Businesses can safeguard the API key exposure using two tokens instead of one. Hence, a refresh token stores itself as the environmental variable that enables users to generate short-lived access tokens. Thus, businesses can use these short-lived tokens to access resources for a limited time.

Inaccurate Server Security

APIs are very similar to web servers in maintaining good server hygiene. Easy data leaks occur due to misconfigured SSL certificates or through non-HTTPS traffic. While there are no reasons to accept non-HTTPS requests, a user might issue a non-HTTP request accidentally from their web app that exposes the API keys.

Businesses must test the SSL implementation over an SSL tool to prevent accidental API key exposure. More importantly, companies must block non-HTTP via a load balancer.

DDoS Attack

While it is true that users can access API platforms programmatically, it makes DDoS protection complex. DDoS’ design absorbs and rejects requests from hackers during DDoS attacks. However, this makes it challenging for API products as every traffic resembles bot traffic.

The DDoS attack mitigation lies within API. Every web app access requires an API key, so users can reject it automatically when they come across a request that doesn’t have an API key.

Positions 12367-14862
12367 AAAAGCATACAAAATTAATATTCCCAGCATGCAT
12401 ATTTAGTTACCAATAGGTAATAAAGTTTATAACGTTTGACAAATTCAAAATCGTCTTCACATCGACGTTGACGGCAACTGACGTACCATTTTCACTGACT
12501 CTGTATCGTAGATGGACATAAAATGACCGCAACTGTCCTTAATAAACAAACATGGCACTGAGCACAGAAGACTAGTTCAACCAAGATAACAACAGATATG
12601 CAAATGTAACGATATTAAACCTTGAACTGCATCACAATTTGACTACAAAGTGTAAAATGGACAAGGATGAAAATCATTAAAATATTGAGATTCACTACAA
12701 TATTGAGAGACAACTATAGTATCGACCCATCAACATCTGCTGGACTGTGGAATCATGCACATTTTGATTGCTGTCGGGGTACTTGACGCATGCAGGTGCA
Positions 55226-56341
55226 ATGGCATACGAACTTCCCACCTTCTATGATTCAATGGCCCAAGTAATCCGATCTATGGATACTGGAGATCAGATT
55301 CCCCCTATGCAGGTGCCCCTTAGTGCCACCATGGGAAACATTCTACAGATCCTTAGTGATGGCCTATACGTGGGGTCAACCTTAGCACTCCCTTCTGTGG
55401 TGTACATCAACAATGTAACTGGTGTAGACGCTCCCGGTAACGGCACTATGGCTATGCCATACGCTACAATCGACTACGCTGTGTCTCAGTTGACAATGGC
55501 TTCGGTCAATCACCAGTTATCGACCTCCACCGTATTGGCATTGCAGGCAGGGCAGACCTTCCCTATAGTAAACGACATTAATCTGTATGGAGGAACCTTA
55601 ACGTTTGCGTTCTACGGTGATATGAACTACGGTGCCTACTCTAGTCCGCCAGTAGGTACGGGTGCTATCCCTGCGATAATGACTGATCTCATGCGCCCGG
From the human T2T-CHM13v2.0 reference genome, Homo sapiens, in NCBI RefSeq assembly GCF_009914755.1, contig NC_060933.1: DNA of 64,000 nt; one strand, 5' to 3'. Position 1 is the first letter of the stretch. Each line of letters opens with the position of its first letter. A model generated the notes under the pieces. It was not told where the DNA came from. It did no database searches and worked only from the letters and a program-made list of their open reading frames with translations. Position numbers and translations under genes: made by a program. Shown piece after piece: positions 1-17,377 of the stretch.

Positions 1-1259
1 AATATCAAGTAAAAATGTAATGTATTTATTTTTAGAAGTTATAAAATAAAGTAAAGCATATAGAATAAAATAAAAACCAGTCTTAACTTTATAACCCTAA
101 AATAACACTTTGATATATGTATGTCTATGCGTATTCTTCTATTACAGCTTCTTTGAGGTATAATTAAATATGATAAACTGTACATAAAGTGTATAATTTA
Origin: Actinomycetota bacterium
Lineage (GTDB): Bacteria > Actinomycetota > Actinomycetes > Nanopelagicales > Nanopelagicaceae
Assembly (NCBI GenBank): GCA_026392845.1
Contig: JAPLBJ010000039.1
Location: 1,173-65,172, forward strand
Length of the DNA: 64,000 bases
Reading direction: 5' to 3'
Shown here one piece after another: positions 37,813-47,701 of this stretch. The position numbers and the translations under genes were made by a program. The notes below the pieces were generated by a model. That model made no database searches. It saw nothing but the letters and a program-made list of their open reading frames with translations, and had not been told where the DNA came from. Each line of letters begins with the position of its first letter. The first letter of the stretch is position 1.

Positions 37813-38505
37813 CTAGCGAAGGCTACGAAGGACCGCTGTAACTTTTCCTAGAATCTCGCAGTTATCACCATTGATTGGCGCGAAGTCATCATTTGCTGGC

Security Misconfiguration is an unintentional mistake in the application’s security settings and is the most consent security threat against API and non-API applications. This API vulnerability occurs due to insecure default configurations, permissive Cross-Origin resource sharing (CORS), ad-hoc configurations, and verbose error messages containing sensitive information.

Businesses must conduct periodic audits to detect missing patches or misconfigurations. They must not rely on default configurations and must prevent inserting sensitive data in error messages.

Also Read: Increasing Visibility to Ensure Security in Critical IT Infrastructure